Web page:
GREAT BARRINGTON, MA — On a recent Wednesday afternoon, the wait to get inside Theory Wellness was breezy: just 30 minutes. On weekends, it can take up to two hours to get into the town’s first and only adult-use cannabis shop.
Long lines are still common in Massachusetts, where only 22 stores have opened statewide since legal sales began in November 2018. And with its wide-ranging menu and welcoming ambiance, Theory Wellness is understandably a customer favorite. Yet there’s an additional factor working in the shop’s favor: Theory Wellness sits only a few miles from the border with New York—where cannabis remains illegal.
When Massachusetts cannabis shops first opened their doors, both New York and New Jersey seemed on the cusp of legalization. Polls showed a strong majority of voters in support, and newly elected governors in both states pledged to get it done. But as those plans fell through, Massachusetts transformed. Rather than a novel trip for out-of-towners to visit a legal pot shop, it became a go-to source for residents of nearby states to pick up their stash.
Earlier this month, Theory Wellness announced that there were actually more people coming to their shop from New York—about a 15 minute drive away—than from Massachusetts. It’s a trend other Western Massachusetts cannabis retailers have noticed, too.
“I’m not surprised to see New Yorkers here, but I am surprised to see people from New Jersey and Pennsylvania, even Buffalo,” said Meg Sanders, co-founder of Canna Provisions, which opened earlier this month in the nearby town of Lee. “That’s such a commitment!”
Boomtimes for business
The steady flow of customers from New York and other nearby states has been a boon for shops like Theory Wellness and Canna Provisions, which have scaled up at a rapid clip to meet the high demand. Theory, for its part, has raked in more than $11 million in sales since opening in January.
“We’re all still learning,” said Thomas Winstanley, director of marketing at Theory Wellness. “We’ve tried to be as nimble as possible.”
That’s meant things like doubling the number of staff at the store since opening, he said, and announcing plans to expand its indoor grow operation to include a nearby two-acre outdoor garden. The company has already hired Ted Dobson, a veteran organic farmer, to lead the charge. “Outdoor cultivation hasn’t been explored very much in the legal market on the East Coast,” Winstanley said. “It takes some weight off of our environmental footprint from indoor cultivation.”
To make the wait times more manageable for those who’ve made the trek, the store has also extended its hours and now posts regular updates of current wait times on its Twitter account.
In nearby Lee, Canna Provisions taking a different approach to cut down wait times. Rather than put all its budtenders behind a common counter, the shop places them at standalone stations. After ordering, the customer goes to a separate counter where orders are processed and packaged.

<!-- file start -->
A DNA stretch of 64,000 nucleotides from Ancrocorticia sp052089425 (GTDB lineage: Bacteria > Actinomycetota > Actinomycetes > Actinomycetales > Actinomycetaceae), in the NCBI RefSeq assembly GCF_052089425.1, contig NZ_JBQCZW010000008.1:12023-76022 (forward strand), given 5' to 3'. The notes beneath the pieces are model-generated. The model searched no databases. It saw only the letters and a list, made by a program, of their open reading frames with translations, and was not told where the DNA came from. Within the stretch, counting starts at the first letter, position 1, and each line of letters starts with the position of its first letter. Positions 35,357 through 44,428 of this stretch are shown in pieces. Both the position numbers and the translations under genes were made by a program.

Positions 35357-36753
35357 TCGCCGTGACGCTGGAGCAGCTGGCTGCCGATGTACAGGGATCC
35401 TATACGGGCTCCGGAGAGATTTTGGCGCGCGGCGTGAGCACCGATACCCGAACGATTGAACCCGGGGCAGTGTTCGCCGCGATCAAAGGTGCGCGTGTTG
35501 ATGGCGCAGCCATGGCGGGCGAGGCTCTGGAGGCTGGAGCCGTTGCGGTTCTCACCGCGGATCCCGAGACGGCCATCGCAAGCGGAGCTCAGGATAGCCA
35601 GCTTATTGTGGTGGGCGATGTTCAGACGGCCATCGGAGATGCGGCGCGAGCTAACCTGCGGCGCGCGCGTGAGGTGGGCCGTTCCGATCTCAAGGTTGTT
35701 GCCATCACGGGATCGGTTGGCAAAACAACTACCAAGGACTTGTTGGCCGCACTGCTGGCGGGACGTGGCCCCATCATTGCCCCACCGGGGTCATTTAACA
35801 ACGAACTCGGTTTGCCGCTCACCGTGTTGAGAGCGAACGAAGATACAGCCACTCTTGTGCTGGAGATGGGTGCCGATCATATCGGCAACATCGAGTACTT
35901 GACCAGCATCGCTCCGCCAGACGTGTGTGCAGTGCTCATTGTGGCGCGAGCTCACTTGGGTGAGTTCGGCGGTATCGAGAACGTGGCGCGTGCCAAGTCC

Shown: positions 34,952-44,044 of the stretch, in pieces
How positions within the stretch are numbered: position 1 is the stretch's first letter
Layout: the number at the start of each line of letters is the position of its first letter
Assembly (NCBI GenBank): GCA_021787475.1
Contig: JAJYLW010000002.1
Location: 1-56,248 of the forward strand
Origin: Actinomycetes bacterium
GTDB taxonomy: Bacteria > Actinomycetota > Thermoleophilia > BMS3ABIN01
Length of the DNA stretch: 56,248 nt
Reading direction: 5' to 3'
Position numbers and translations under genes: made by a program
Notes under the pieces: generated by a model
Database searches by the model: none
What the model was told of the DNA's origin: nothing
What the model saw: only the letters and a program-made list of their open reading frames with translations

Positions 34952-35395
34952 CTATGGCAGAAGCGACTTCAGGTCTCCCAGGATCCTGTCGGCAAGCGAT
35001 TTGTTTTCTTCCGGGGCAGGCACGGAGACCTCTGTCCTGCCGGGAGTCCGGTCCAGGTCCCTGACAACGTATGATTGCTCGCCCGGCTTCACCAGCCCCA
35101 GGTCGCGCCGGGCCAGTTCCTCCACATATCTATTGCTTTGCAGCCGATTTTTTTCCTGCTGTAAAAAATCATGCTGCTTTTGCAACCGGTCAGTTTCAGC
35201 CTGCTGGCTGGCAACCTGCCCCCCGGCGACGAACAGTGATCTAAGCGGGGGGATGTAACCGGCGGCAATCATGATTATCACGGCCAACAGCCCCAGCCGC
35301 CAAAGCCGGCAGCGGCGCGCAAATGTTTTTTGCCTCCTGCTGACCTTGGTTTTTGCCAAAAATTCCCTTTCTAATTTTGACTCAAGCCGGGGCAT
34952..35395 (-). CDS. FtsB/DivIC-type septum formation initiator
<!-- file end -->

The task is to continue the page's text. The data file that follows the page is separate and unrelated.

“There’s a notion that in Massachusetts, you have to stand in line to buy weed,” said co-founder Sanders, the former CEO of Colorado cannabis retail chain MiNDFUL. “There’s a way to do it better.”
She added: “The longest wait today was 10 minutes, seven people waiting at a time.”
While Theory staff seem almost tired of fielding questions about their border-adjacent spot (which makes sense; they’ve been getting press for months), Sanders at Canna Provisions was quick to tout the store’s strategic location.
“We’re in Lee because 2.6 million people visit the Berkshires every year,” she said. “It’s not by accident that we’re in this location.”
Other businesses, too, have caught on to the marketing opportunity. Cannabis advertiser Weedmaps has put up billboards in Connecticut reminding drivers that “weed is legal in 60 miles.”
An odd interim
The out-of-state shoppers may also be skewing sales of certain products, store operators said. Sanders at Canna Provisions noted that the store’s edibles and gummies have been huge hits, perhaps because out-of-state customers are less worried about transporting them across state lines. That’s technically still illegal, but customers weren’t shy about identifying themselves as out-of-towners.
During my visit to Theory Wellness, one middle-aged woman finally made it through the lines to the store’s front desk and was asked for her identification. “I wouldn’t come all the way to Massachusetts,” she cried, “without my ID!”
The crush of customers won’t last forever. Great Barrington, where Theory is located, has already licensed an additional three dispensaries. And legalization advocates still expect other East Coast states, such as New York, New Jersey, and others, to take up legalization bills again soon.
And despite the likely lulls in business that might occur as neighboring states go legal, some in Massachusetts say that’s exactly the outcome they’re hoping for.
“We got a lot of calls after New York didn’t pass, assuming we’d be happy,” said Winstanley at Theory Wellness. “It’s actually the complete opposite. Obviously the cash influx is great, but cannabis is something that all people should have access to.”